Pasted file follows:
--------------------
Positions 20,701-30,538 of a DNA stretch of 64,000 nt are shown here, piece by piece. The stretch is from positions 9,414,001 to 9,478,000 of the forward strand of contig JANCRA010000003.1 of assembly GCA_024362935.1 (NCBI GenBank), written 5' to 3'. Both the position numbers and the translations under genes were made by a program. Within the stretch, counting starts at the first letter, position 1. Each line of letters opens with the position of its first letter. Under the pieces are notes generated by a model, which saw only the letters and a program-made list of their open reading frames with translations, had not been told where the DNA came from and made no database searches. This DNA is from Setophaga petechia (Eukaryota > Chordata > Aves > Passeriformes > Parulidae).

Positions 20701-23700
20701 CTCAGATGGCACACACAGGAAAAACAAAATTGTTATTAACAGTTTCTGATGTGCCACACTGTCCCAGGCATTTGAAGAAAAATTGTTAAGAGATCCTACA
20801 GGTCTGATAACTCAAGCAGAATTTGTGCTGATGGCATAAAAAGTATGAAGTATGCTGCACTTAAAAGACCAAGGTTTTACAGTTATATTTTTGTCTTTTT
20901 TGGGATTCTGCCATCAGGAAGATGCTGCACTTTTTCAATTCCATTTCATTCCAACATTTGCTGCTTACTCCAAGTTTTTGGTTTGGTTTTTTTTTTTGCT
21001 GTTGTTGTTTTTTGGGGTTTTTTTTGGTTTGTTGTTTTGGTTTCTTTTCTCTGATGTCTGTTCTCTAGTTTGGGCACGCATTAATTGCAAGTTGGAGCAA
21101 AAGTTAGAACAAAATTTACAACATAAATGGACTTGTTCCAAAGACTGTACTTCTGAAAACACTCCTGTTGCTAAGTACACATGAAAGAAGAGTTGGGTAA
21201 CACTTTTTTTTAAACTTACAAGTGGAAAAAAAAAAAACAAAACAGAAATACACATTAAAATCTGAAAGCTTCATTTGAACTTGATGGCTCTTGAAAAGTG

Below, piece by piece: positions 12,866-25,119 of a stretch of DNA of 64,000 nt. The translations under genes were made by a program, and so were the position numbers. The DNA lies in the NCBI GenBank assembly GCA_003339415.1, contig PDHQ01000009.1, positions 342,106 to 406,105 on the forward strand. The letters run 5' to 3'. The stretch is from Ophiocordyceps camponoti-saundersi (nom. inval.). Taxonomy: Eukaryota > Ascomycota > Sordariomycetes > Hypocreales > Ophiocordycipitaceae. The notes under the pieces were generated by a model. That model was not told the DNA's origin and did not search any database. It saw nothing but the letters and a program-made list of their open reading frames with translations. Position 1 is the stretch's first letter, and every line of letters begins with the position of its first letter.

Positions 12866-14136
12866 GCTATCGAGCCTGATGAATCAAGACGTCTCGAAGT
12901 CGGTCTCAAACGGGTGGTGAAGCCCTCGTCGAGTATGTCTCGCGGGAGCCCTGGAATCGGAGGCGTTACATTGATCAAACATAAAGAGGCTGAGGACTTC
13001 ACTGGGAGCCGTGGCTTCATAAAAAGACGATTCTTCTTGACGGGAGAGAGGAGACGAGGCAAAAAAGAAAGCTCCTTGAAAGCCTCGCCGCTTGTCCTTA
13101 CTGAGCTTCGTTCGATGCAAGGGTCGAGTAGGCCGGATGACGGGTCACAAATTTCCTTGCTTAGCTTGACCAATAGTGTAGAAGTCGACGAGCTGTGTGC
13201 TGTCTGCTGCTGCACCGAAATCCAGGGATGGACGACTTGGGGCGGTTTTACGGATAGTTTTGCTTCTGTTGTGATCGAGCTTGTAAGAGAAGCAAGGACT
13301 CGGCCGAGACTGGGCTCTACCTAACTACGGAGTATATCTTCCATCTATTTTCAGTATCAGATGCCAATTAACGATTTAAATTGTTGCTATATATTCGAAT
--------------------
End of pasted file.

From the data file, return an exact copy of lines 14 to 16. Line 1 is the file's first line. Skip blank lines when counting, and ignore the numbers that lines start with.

13101 CTGAGCTTCGTTCGATGCAAGGGTCGAGTAGGCCGGATGACGGGTCACAAATTTCCTTGCTTAGCTTGACCAATAGTGTAGAAGTCGACGAGCTGTGTGC
13201 TGTCTGCTGCTGCACCGAAATCCAGGGATGGACGACTTGGGGCGGTTTTACGGATAGTTTTGCTTCTGTTGTGATCGAGCTTGTAAGAGAAGCAAGGACT
13301 CGGCCGAGACTGGGCTCTACCTAACTACGGAGTATATCTTCCATCTATTTTCAGTATCAGATGCCAATTAACGATTTAAATTGTTGCTATATATTCGAAT